Jun 25

Mets Visit Charming Wrigley Field

The Mets will attempt to lick their wounds from losing two of three to the Yankees when they open a three-game series tonight at Wrigley Field, still a charm after all these years.

Built in 1912, the same year as Fenway Park, Wrigley Field remains a captivating place. It’s not an easy venue for a writer to work, but that’s our problem. It’s also not a comfortable place for players with small clubhouses and a cramped dugout.

For the visitors to get to the dugout, they must walk down a couple of flights of stairs and then weave their way through several halls (you could call them tunnels), the last two usually stank and wet.

But, the old time charm is what makes it worthwhile. The ivy on the brick walls, the rooftop seats across the street (a windfall for the building owners and the Cubs), the manually operated scoreboard in center field. All that takes us to a different time.

When you look past the center field bleachers you can see downtown Chicago. But, in that park you’ve escaped the hustle of today to a quieter, gentler time.

The seating for the fans is cramped and often obstructed, but Wrigley Field is still a tradition baseball and the Cubs are not willing to sacrifice. It’s been said in most years if you traded the Cubs roster for the White Sox roster there likely wouldn’t be a dramatic shift in attendance or fan support, because the real star is Wrigley Field.

(This year the Sox are significantly better, so that theory might not apply. But, we’re talking years when the teams have roughly the same record).

The fans are closer to the field than most parks (Fenway is the same), which generates a different feel and ambience. It’s like you’re a part of something. When a 10-year old can actually exchange a hello from a player during the game, that’s special.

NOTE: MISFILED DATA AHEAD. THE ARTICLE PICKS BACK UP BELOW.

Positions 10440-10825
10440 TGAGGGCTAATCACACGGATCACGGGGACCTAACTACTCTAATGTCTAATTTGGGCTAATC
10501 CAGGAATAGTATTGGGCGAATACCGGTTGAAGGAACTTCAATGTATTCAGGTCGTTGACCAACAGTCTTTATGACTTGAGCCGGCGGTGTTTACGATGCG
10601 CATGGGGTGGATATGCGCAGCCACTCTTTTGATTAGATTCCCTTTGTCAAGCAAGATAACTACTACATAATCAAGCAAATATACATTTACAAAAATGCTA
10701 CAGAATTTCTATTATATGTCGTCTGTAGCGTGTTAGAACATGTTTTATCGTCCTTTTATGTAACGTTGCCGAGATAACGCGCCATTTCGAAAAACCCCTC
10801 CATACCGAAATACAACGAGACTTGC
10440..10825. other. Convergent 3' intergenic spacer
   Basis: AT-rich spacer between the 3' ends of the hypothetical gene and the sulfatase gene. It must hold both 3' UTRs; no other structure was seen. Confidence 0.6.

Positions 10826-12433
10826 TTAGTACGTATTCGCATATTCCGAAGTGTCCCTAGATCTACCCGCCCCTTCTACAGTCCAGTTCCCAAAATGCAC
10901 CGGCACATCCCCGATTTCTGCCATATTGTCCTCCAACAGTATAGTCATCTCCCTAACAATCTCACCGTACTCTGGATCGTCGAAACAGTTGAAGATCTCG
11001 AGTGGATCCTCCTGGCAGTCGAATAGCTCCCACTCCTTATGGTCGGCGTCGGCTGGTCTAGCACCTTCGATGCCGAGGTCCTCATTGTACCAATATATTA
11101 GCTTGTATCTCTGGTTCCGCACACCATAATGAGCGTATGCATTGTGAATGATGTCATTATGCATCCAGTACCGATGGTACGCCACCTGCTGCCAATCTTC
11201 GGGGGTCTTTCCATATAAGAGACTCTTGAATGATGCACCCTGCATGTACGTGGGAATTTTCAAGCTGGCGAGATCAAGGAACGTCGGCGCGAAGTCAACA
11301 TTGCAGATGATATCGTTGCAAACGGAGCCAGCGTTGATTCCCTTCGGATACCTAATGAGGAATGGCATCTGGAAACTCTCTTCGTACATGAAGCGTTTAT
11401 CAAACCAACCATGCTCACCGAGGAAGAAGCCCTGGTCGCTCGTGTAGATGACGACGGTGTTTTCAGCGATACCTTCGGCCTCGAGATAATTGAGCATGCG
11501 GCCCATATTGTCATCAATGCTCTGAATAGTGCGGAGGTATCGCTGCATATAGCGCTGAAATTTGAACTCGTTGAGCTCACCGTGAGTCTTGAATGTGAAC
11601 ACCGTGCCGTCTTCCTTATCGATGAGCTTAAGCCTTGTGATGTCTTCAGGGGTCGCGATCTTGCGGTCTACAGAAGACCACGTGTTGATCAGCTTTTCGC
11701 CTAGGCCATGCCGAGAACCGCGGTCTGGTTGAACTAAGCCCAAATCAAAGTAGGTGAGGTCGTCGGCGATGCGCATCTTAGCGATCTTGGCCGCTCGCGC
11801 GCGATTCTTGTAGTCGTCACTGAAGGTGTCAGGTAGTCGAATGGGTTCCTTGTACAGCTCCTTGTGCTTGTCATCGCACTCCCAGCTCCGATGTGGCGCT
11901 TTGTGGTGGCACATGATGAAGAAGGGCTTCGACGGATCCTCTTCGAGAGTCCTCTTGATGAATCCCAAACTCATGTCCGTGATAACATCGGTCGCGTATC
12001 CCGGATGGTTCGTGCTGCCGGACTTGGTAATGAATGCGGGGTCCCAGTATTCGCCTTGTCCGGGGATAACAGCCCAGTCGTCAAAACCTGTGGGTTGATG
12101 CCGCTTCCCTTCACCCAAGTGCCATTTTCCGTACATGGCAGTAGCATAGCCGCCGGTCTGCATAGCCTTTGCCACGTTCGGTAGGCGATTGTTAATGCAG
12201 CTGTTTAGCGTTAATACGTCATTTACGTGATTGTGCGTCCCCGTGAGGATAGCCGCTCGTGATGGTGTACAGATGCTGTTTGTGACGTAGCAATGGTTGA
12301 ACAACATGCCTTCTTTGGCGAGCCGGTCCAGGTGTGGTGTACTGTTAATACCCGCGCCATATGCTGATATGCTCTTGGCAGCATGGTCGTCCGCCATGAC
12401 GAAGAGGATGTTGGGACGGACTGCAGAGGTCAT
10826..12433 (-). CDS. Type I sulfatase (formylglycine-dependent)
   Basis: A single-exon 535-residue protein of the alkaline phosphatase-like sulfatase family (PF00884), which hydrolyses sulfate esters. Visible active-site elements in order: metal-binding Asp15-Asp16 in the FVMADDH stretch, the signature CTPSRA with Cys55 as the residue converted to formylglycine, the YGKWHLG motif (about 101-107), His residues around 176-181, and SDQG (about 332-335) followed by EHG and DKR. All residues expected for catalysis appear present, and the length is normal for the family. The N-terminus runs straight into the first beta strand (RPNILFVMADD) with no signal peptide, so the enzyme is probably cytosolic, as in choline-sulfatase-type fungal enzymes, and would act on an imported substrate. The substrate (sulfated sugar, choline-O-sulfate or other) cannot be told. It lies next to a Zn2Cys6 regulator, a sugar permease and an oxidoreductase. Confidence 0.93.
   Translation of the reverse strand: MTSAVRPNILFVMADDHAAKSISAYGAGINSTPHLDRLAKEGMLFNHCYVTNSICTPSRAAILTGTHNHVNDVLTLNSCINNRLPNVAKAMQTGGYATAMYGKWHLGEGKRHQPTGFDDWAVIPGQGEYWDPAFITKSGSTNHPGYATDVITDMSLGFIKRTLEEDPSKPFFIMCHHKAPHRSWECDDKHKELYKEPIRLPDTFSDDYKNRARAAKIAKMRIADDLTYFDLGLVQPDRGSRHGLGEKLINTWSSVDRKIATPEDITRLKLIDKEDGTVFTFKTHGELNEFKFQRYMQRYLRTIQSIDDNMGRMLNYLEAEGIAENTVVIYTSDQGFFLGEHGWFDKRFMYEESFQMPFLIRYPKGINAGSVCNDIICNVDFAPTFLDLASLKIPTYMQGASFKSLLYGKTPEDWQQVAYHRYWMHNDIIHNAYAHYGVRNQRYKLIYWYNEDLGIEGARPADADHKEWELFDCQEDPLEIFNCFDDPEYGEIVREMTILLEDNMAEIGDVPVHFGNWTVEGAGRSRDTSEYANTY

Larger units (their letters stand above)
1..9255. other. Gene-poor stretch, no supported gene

In a concession to today’s economic realities of television advertising, the Cubs are playing more night games than ever. Although it has been decades since their last World Series appearance (they last came close in 2003 and would have made it had it not been for Steve Bartman), they have had playoff teams so it’s not an impossible concept.

Even without the luxury boxes other teams deem vital for their survival, the Cubs plod along. Once owned by the chewing gum company and later the syndicate that owns the Chicago Tribune, and now owned by the family trust of billionaire Joe Ricketts, the money is there to spend if they truly wanted.

They don’t jump into the deep end of the salary pool because the main attraction is an ancient stadium that is always filled, so what incentive do the Cubs have to spend more?

They build it and the people came, and they are still coming.

 

Dec 15

Mets Make It Official, Sign Reliever Jon Rauch

The New York Mets today announced the club has signed free agent righthanded pitcher Jon Rauch to a one-year contract.

Rauch, 33, appeared in 53 games with the Toronto Blue Jays last season, finishing 5-4 with 11 saves. He compiled a 4.85 ERA (28 earned/52.0 innings) with 36 strikeouts and pitched 1.0 inning or more in 39 of his 53 appearances.